There are always challenges when it comes to debugging applications. Node.js' asynchronous workflows add an extra layer of complexity to this arduous process. Although there have been some updates made to the V8 engine in order to easily access asynchronous stack traces, most of the time, we just get errors on the main thread of our applications, which makes debugging a little bit difficult. As well, when our Node.js applications crash, we usually need to rely on some complicated CLI tooling to analyze the core dumps.


YAML files dominate configuration in the cloud native ecosystem. They’re used by Kuberentes, Helm, Tekton, and many other projects to define custom configuration and workflows. But YAML has its oddities, which is why the Cloud Native Buildpacks project chose TOML as its primary configuration format.

TOML is a minimal configuration file format that's easy to read because of its simple semantics. You can learn more about TOML from the official documentation, but a simple buildpack TOML file looks like this:


I work on Heroku’s Runtime Infrastructure team, which focuses on most of the underlying compute and containerization here at Heroku. Over the years, we’ve tuned our infrastructure in a number of ways to improve performance of customer dynos and harden security.

We recently received a support ticket from a customer inquiring about poor performance in two system calls (more commonly referred to as syscalls) their application was making frequently: clock_gettime(3) and gettimeofday(2).

In this customer’s case, they were using a tool to do transaction tracing to monitor the performance of their application. This tool made many such system calls to measure how long different parts of their...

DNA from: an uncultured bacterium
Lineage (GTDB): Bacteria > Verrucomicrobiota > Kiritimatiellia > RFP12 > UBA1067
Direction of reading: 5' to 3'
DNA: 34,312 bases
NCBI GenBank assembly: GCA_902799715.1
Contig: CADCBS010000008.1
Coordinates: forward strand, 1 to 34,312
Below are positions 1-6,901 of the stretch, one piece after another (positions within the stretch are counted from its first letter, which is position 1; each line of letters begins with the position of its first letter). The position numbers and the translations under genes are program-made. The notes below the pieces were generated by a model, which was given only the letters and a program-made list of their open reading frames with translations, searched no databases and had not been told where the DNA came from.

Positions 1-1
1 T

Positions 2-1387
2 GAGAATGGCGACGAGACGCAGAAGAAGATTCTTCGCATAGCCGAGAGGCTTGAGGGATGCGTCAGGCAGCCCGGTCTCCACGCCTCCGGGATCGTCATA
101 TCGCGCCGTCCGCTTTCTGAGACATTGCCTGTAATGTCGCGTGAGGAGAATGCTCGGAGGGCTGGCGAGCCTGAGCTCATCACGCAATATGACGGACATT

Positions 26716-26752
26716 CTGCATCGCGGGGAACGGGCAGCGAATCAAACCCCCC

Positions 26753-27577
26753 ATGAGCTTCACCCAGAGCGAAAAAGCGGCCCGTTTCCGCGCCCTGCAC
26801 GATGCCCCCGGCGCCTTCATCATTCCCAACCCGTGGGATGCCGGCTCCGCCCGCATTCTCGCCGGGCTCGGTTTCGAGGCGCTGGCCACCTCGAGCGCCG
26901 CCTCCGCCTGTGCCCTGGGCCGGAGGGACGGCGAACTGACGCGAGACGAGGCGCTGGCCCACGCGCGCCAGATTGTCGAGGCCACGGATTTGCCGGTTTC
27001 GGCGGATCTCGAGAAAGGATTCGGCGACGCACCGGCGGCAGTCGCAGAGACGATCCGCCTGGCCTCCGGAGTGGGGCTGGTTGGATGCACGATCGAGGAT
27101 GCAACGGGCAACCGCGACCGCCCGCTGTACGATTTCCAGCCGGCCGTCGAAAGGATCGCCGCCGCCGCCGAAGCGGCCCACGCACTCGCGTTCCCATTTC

When API requests are made one-after-the-other they'll quickly hit rate limits and when that happens:

That tweet spawned a discussion that generated a quest to add rate throttling logic to the platform-api gem that Heroku maintains for talking to its API in Ruby.

If the term "rate throttling" is new to you, read Rate limiting, rate throttling, and how they work together

The Heroku API uses Genetic Cell Rate Algorithm (GCRA) as described by...


Over the last few years, GraphQL has emerged as a very popular API specification that focuses on making data fetching easier for clients, whether the clients are a front-end or a third-party.

In a traditional REST-based API approach, the client makes a request, and the server dictates the response:

$ curl https://api.heroku.space/users/1 { "id": 1, "name": "Luke", "email": "luke@heroku.space", "addresses": [ { "street": "1234 Rodeo Drive", "city": "Los Angeles", "country": "USA" } ] } 

But, in GraphQL, the client determines precisely the data it wants from the server....


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